Massive natural gas discoveries in northern Spain are reportedly sufficient to supply the country's requirements for five years.
Spain's Basque regional premier Patxi Lopez says that surveys in Alava province have identified 13 unconventional gas holdings totaling 180 billion cubic meters in Gran Enara, which could supply the Basque region for six decades, or the entire nation for five years.
The natural gas deposits are located in shale rock deposits, which would require hydraulic fracturing to release them, a contentious technique which has encountered growing resistance in the United States, where the method was first utilized, as well as in other countries.
Despite such environmental concerns, Remier Lopez told the media that the Basque regional government will invest $55 million in the project while U.S. companies Heyco Energy and Cambria Europe will jointly invest $82.4 million, Madrid's El Pais newspaper reported. According to Lopez, Basque government studies have found a total of roughly 185 billion cubic meters of shale gas in 13 wells in the Gran Enara field in northern Spain's Basque Alava region.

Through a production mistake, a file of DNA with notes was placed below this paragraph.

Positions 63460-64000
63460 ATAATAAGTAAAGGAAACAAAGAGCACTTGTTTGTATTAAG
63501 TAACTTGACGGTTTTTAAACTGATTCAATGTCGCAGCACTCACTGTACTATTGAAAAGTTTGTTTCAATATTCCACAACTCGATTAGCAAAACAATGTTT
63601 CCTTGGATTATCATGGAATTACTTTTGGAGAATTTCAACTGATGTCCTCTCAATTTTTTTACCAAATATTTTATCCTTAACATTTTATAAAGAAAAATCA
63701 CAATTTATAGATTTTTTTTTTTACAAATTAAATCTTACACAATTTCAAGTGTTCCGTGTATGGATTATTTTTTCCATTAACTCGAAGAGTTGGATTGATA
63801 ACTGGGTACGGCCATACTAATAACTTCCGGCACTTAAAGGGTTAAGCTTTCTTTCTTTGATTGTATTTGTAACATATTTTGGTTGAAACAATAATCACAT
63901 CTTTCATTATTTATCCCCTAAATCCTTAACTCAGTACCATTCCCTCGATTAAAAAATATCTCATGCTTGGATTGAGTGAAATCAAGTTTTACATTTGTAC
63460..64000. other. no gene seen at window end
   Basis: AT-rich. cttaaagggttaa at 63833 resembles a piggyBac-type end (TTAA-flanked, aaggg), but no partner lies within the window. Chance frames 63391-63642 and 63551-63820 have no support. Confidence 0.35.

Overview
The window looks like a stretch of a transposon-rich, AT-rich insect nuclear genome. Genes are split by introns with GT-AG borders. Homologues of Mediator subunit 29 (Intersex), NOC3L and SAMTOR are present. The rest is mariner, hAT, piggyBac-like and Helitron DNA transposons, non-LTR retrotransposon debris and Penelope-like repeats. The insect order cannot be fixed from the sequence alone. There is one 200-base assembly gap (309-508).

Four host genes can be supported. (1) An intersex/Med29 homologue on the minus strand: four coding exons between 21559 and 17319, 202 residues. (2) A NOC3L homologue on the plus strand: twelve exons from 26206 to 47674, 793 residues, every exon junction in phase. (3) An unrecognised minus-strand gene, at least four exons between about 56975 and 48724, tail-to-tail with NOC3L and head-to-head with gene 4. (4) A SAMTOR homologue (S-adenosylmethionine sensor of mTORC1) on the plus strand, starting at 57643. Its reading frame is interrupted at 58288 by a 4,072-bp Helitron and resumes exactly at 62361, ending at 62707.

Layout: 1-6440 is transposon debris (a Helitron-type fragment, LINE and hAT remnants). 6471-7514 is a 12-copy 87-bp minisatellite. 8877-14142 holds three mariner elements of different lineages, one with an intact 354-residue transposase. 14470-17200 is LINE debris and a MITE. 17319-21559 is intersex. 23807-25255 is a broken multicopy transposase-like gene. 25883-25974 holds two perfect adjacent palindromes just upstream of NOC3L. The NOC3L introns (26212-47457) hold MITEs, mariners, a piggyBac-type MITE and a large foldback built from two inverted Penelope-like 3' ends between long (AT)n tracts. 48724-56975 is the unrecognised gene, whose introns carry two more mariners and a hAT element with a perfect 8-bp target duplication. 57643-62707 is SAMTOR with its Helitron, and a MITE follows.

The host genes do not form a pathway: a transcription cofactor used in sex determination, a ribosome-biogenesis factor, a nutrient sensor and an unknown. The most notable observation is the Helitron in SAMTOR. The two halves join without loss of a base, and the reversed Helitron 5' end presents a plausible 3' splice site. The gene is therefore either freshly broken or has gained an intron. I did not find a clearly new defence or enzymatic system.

According to preliminary reports, two wells are to be drilled initially in the Gran Enara field to see if natural gas extraction is technically feasible and economically viable.
(Charles Kennedy is Deputy Editor of OilPrice.com. The original article appears here.)
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